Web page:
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Cell theory

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Definition

noun

The scientific theory describing cells, e.g. the cell as the basic unit of living organisms, and that all cells arise only from pre-existing, living cells


Supplement

The basic tenets of the cell theory are as follows:

  • All living things are made up of one or more cells.
  • The cell is the structural and functional unit of all living things.
  • Cells come from pre-existing cells through the process of division.
  • All cells are the same in regard to chemical composition.
  • All energy flow (i.e. metabolism and biochemistry) of life occurs within the cell.

The cell theory is credited to the scientists, particularly, Theodor Schwann, Matthias Jakob Schleiden, and Rudolf Virchow. Theodor Schwann, a German physiologist, stated in his writings that all living things are composed of cells and the products of cells in their structures.1 This theory was founded together with M. J. Schleiden, a German botanist. Rudolf Virchow, a German biologist and doctor, contributed to the cell theory with his tenet in Latin: "Omnis cellula e cellula", which translates to "All things arise from pre-existing cells".2 This tenet negates the theory of spontaneous generation.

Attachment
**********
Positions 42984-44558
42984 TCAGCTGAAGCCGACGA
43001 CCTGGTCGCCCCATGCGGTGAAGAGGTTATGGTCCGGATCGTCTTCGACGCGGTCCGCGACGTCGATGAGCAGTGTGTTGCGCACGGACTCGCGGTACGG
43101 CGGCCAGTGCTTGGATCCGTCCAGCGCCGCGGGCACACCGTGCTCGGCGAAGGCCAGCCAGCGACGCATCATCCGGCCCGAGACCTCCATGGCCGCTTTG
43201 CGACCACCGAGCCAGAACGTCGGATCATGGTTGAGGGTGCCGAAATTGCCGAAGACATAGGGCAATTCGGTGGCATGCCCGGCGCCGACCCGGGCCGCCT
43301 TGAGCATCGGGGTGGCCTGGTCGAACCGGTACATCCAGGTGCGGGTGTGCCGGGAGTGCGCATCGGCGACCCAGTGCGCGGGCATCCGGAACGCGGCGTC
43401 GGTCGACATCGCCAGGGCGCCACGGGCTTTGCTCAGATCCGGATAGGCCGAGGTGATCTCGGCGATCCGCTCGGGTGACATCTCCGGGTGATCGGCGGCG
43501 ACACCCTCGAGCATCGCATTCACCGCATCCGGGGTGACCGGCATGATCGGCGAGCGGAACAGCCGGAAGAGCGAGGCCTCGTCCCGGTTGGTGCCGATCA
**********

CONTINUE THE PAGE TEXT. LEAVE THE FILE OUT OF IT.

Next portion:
See also:

Reference(s):
1 Schwann, Theodor. (1839). Microscopic Investigations on the Accordance in the Structure and Growth of Plants and Animals. Berlin. (English translation by the Sydenham Society, 1847)
2 Robinson, Richard. "History of Biology: Cell Theory and Cell Structure". Advameg, Inc. Retrieved 17 March 2014.